Welcome to "A Rich Spot of Earth," Monticello's podcast about Thomas Jefferson, gardening, and the natural world. In this inaugural episode, Monticello's gardeners and groundskeepers look at seeds — one of the most elemental building blocks of the garden — and seed saving, while sharing stories, tips, and techniques from Jefferson's time and our own. Featuring Jason Young, Manager and Curator of Historic Gardens at Monticello; Peggy Cornett, our Curator of Plants; and, Debbie Donley, our Flower Gardener.

Plants from this podcast

Tennis Ball Lettuce

Tennis Ball was among Thomas Jefferson's favorite lettuce varieties.  He noted that "it does not require so much care and attention" as other types.

Sweet Acacia

Called by Jefferson "the most delicious flowering shrub in the world," he also felt that Sweet Acacia was "the only plant besides the Orange that I would take the trouble of nursing in a green house."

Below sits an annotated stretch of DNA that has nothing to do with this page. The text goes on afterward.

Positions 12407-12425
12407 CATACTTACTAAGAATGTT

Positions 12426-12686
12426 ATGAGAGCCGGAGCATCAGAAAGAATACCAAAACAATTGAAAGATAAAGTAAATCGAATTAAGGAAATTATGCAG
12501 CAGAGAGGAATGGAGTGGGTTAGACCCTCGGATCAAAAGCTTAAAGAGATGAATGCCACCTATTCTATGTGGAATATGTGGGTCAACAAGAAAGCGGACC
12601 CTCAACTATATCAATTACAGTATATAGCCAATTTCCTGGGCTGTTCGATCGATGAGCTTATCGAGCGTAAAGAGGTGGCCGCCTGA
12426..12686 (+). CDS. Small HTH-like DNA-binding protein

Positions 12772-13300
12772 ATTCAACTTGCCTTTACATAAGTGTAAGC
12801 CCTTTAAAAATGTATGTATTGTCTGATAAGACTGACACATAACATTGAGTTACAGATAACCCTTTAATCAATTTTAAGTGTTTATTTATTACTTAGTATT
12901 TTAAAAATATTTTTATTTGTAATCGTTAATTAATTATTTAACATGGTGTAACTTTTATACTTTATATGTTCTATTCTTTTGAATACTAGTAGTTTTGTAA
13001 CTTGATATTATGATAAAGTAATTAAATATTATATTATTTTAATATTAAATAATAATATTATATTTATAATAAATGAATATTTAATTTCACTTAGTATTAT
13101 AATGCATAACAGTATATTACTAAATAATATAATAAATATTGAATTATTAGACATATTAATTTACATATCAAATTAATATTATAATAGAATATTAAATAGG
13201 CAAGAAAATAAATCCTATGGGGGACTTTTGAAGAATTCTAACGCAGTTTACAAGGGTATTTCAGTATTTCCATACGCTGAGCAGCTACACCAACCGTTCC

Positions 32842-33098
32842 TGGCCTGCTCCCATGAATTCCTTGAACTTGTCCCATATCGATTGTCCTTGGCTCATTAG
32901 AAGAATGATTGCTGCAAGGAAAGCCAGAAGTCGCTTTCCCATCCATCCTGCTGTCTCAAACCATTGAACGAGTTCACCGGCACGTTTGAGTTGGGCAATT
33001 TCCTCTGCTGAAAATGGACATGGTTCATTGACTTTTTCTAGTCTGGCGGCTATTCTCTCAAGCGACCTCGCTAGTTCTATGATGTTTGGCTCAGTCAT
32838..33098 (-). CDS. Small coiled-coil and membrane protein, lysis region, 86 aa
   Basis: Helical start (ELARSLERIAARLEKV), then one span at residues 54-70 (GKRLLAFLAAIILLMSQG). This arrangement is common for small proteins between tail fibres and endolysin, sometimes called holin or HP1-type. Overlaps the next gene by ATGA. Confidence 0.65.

Jefferson noted planting this extremely fragrant annual in an oval bed on March 22, 1811, yet he included it among the seeds "which I do not now possess" in a letter to Bernard McMahon the following year.

Sweet Shrub

Thomas Jefferson recorded planting Sweet Shrub at Monticello in 1778, 1794, 1812, and 1815 and gave them as gifts to fellow gardeners, including his good friend Madame de Tessé in Paris.

Direct file download »

Thoughts to share about this podcast? Suggestions for other episodes? Send us an email!

Narration and stories Jason Young, Peggy Cornett, and Debbie Donley

Jefferson quotes read by Bill Barker

Content and story development by Peggy Cornett, Debbie Donley, Joan Horn, William Snyder, Mike Tricomi, Jason Young, and Chad Wollerton

Direction and editing by Joan Horn

Sound design by Dennis Hysom

Production by Chad Wollerton and Joan Horn